HOW DID REMOTE TEACHING DURING THE COVID-19 CRISIS AFFECT FACULTY’S ATTITUDES AND BELIEFS ABOUT ONLINE TEACHING?
AdvisorDucette, Joseph P.
Committee memberBrooks, Wanda M., 1969-
Harrington, Christine, 1971-
Permanent link to this recordhttp://hdl.handle.net/20.500.12613/6538
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AbstractPrior to the Covid-19 pandemic, online learning was a contested issue within higher education. Advocates of online higher education saw it as a way to make college more accessible and affordable and bring high-quality education to those who might not be able to attend in-person classes. However, many faculty were skeptical or reluctant to teach online and in particular expressed concerns about increased workload, inferior learning outcomes, cheating, and losing connection with students. When the pandemic began, some argued that it would accelerate the acceptance of online teaching by faculty, while others argued the pandemic would reveal the weaknesses and limitations of online teaching. Overall, this study shows more support for the former than the latter. A plurality (49.3%) of faculty surveyed report that following the pivot to emergency remote teaching they have a more positive view of online education while 27.5% report no change and only 22.9% have a more negative view. Further, 55.1% report that they are more likely to want to teach online when their campus reopens. However, many faculty who expressed a more favorable view of online education also expressed reservations, for example that certain courses do not work well online or that certain students do not do well online. The concerns cited in the pre-pandemic literature including cheating, lack of connection and engagement, and increased workload for faculty all surfaced in this study. These are complex and challenging issues that can never be fully solved but should not be ignored if online higher education is to reach its full potential.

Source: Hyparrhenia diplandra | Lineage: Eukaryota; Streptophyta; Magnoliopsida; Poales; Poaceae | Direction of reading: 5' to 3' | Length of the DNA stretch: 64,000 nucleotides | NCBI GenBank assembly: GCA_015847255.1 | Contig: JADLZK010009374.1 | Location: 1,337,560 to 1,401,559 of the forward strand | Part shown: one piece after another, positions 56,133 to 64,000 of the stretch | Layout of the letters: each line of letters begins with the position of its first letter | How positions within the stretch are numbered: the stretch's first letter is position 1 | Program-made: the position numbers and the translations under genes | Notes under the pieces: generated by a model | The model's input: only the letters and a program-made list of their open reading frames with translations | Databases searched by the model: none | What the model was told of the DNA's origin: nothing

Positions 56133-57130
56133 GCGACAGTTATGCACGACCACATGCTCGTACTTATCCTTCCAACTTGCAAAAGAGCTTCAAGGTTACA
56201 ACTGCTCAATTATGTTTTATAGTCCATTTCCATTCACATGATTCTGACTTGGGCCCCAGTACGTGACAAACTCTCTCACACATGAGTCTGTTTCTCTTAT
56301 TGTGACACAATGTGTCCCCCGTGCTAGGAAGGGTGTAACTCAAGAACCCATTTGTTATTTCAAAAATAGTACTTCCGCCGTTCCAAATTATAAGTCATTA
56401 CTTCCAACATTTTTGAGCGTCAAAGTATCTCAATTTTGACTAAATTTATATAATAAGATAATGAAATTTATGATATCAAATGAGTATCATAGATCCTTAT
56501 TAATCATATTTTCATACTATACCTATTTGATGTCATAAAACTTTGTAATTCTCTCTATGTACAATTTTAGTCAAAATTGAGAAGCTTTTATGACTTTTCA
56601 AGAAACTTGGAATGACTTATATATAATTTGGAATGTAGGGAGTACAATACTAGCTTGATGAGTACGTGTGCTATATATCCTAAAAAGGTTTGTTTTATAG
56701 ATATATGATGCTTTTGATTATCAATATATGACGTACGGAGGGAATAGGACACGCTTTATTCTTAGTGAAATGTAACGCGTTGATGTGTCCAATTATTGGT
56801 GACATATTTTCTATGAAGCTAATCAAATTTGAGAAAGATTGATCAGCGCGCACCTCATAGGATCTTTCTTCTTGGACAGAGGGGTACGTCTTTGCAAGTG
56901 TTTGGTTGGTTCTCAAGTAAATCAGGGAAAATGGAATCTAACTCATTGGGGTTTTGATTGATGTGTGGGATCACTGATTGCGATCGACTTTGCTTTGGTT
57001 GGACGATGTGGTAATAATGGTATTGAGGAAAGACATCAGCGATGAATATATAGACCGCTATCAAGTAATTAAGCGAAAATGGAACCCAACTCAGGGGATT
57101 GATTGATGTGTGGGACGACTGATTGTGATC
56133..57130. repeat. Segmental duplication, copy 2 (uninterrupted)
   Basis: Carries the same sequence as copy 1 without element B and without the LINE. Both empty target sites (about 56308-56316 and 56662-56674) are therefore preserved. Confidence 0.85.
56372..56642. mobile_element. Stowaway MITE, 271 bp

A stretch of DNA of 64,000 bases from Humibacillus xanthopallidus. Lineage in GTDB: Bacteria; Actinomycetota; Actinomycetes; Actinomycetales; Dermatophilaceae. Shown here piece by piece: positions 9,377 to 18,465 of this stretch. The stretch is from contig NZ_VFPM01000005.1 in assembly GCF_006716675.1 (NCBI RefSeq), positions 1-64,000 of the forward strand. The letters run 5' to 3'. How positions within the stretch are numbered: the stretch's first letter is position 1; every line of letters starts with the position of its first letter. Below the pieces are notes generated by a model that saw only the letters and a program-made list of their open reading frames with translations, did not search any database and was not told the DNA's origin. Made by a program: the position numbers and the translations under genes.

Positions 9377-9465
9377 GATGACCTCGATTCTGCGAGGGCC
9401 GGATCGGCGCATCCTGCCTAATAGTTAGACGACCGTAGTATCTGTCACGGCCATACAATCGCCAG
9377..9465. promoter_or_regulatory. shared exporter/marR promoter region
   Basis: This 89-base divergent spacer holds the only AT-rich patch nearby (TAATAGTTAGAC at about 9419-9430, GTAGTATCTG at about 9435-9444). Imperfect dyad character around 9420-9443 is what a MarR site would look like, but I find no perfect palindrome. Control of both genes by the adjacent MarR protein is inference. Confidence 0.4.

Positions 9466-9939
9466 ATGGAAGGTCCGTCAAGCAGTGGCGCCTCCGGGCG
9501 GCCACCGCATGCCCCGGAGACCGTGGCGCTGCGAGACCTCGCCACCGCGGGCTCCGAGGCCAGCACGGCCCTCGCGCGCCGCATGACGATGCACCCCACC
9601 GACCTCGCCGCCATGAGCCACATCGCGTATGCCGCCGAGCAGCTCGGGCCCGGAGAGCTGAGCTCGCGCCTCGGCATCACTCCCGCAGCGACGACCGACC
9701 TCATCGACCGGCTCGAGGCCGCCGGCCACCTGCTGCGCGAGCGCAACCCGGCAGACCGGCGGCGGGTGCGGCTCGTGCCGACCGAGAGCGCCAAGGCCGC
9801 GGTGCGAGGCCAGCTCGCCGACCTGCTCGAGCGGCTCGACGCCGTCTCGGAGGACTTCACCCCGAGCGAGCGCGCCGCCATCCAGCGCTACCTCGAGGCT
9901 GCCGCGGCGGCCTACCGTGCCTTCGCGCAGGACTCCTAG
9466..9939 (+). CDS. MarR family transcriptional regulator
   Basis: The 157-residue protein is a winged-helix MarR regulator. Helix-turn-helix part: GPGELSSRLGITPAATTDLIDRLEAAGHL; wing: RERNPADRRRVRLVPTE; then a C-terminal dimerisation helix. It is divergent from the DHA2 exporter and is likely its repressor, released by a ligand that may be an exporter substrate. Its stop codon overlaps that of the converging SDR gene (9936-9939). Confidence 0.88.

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The Relationship of Literacy Teaching Efficacy Beliefs and Literacy Pedagogical Content Knowledge During Student TeachingThurman, S. Kenneth; Booth, Julie L.; Boyle, Joseph R.; DuCette, Joseph P.; Brooks, Wanda M., 1969- (Temple University. Libraries, 2014)Student literacy rates across the country are unacceptably low. Teacher preparation has emerged as a priority in both research and practice in efforts to improve the nation's literacy rates. Teacher knowledge and beliefs influence the quality of instruction teachers are able to implement. This study was designed to help educators and mentors of novice teachers understand the relationship between literacy pedagogical content knowledge and literacy teacher efficacy beliefs and changes to this relationship during the course of student teaching. Using a sample of 36 pre-service teachers assigned to student teaching in kindergarten, first or second grade classrooms, literacy pedagogical content knowledge was measured in a multiple-choice assessment that covered a variety of early literacy instructional areas including phonology, orthography, vocabulary, morphology and comprehension. Literacy teaching efficacy beliefs was measured using a self-report questionnaire. Participants completed the survey at two time points, at the beginning and end of student teaching. To determine if a literacy pedagogical content knowledge and literacy teaching efficacy beliefs demonstrated a relationship, Pearson correlations were calculated at both time points. Results of this study suggest that these constructs are not related and operate independently. Additionally this study suggested that while literacy teaching efficacy beliefs improved significantly over the course of student teaching, literacy pedagogical content knowledge did not. Results from this study can inform teacher educators, mentors of novice teaches and professional development programmers on the relationship of literacy pedagogical content knowledge and literacy teaching efficacy beliefs in pre-service teachers.